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The Jewish Cemetery at Newport

How strange it seems! These Hebrews in their graves,
     Close by the street of this fair seaport town,
Silent beside the never-silent waves,
     At rest in all this moving up and down!
The trees are white with dust, that o'er their sleep 
     Wave their broad curtains in the south-wind's breath,
While underneath these leafy tents they keep
     The long, mysterious Exodus of Death.
And these sepulchral stones, so old and brown,
     That pave with level flags their burial-place,
Seem like the tablets of the Law, thrown down
     And broken by Moses at the mountain's base.
The very names recorded here are strange,
     Of foreign accent, and of different climes;
Alvares and Rivera interchange
     With Abraham and Jacob of old times.
“Blessed be God! for he  created Death!”
     The mourners said, “and Death is rest and peace;”
Then added, in the certainty of  faith,
     “And  giveth Life that nevermore shall cease.”
Closed are the portals of their Synagogue,
     No Psalms of David now the silence break,
No Rabbi reads the ancient Decalogue
     In the grand dialect the Prophets spake.
Gone are the living, but the dead remain,
     And not neglected; for a hand unseen,
Scattering its bounty, like a summer rain,
     Still keeps their graves and their remembrance green.
How came they here? What burst of Christian hate,
     What persecution, merciless and blind,
Drove o'er the sea—that desert desolate—
     These Ishmaels and Hagars of mankind?
They lived in narrow streets and  lanes obscure,
     Ghetto and Judenstrass, in mirk and mire;
Taught in the school of patience  to endure
     The life of anguish and the death of fire.
All their lives long, with the unleavened bread
     And bitter herbs of exile and its fears,
The wasting famine of the heart they fed,
     And slaked its thirst with marah of their tears.
Anathema maranatha! was the cry
    That rang from town to town, from street to street;
At every gate the accursed  Mordecai
    Was mocked and jeered, and spurned by Christian feet.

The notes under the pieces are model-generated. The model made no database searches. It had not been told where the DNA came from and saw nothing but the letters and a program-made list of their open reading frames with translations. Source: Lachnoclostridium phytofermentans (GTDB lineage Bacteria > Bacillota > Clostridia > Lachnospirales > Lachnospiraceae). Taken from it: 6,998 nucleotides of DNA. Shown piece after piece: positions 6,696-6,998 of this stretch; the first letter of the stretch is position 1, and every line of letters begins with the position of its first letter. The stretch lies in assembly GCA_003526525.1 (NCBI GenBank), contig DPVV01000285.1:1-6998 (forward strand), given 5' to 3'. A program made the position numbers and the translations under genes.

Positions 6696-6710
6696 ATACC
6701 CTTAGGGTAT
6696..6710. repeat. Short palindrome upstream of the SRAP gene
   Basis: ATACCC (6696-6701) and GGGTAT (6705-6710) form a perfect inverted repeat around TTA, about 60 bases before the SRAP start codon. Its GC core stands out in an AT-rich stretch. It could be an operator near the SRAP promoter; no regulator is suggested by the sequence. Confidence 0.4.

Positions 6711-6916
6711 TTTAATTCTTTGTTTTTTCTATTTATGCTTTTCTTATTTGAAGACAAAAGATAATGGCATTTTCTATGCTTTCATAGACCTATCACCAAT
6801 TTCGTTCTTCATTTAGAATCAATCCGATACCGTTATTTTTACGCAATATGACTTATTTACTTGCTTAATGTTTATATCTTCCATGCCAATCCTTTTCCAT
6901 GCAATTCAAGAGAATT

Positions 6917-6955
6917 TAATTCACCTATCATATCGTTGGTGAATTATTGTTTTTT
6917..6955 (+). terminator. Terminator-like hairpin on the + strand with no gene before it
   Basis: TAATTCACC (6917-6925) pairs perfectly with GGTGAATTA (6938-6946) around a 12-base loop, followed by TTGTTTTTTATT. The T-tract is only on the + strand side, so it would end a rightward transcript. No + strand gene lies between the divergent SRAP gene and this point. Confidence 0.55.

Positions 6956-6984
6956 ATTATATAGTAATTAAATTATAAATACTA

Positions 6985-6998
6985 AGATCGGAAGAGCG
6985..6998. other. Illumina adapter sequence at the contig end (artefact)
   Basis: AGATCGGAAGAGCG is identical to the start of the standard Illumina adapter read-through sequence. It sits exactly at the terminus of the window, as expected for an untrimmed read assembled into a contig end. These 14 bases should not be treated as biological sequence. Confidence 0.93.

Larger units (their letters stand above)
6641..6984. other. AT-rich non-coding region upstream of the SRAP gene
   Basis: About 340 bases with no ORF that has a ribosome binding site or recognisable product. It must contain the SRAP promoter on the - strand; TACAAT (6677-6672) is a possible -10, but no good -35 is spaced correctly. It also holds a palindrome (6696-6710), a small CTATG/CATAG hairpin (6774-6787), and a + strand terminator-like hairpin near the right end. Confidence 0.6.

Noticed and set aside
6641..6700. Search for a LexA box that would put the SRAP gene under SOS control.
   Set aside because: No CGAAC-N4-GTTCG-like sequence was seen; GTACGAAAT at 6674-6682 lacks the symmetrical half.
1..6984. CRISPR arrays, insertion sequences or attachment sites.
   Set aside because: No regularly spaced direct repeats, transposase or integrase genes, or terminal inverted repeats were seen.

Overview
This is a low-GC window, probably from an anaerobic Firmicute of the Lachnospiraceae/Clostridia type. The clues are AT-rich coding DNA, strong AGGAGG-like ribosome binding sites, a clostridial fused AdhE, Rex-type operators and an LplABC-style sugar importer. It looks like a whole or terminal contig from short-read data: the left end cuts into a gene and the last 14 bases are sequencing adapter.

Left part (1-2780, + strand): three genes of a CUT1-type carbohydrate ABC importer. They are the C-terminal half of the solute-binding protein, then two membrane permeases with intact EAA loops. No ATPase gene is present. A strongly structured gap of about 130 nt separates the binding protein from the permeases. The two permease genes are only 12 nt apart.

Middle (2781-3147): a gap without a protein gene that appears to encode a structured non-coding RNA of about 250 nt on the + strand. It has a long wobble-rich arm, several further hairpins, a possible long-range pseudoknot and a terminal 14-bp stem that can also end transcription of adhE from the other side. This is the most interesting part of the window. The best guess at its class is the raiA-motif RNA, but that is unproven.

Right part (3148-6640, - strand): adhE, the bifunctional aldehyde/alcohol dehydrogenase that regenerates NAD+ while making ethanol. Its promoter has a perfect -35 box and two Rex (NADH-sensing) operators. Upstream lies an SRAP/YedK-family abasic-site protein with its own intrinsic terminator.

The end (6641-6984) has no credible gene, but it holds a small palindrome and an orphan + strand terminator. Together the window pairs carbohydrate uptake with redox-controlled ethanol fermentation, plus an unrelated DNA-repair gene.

Pride and humiliation hand in hand
    Walked with them through the world where’er they went;
Trampled and beaten were they as the sand,
    And yet unshaken as the continent.
For in the background figures vague and vast
    Of patriarchs and of prophets rose sublime,
And all the great traditions of the Past
    They saw reflected in the coming time.
And thus forever with reverted look
    The mystic volume of the world they read,
Spelling it backward, like a Hebrew book,
    Till life became a Legend of the Dead.
But ah! what once has been shall be no more!
    The groaning earth in travail and in pain
Brings forth its races, but does not restore,
    And the dead nations never rise again.
—Henry Wadsworth Longfellow

Dana Gioia on Henry Wadsworth Longfellow’s “The Jewish Cemetery at Newport”

Transcription of Commentary

This is Dana Gioia. The poem I would like to read is “The Jewish Cemetery at New Port” by Henry Wadsworth Longfellow. This is not a very well-known poem these days, but I consider it one of the great elegies in American literature and also one of the few great 19th century poems that’s really about the burden of immigration.

This is, I think, an extraordinary poem. When Longfellow visited New Port, Rhode Island in 1852, the seaport town was already on its way to becoming a sort of fancy summer resort. But during this visit, he discovered an old Jewish cemetery that dated back to pre-revolutionary days for the city’s small, and already long vanished, Sephardic Jewish community. The cemetery was associated with the nearby Touro Synagogue, the oldest surviving Jewish synagogue in the United States—and, in fact, all of North America. Longfellow uses this experience of seeing the cemetery and seeing the gravestones for a long, historic elegy, a meditation on the history of the Jews.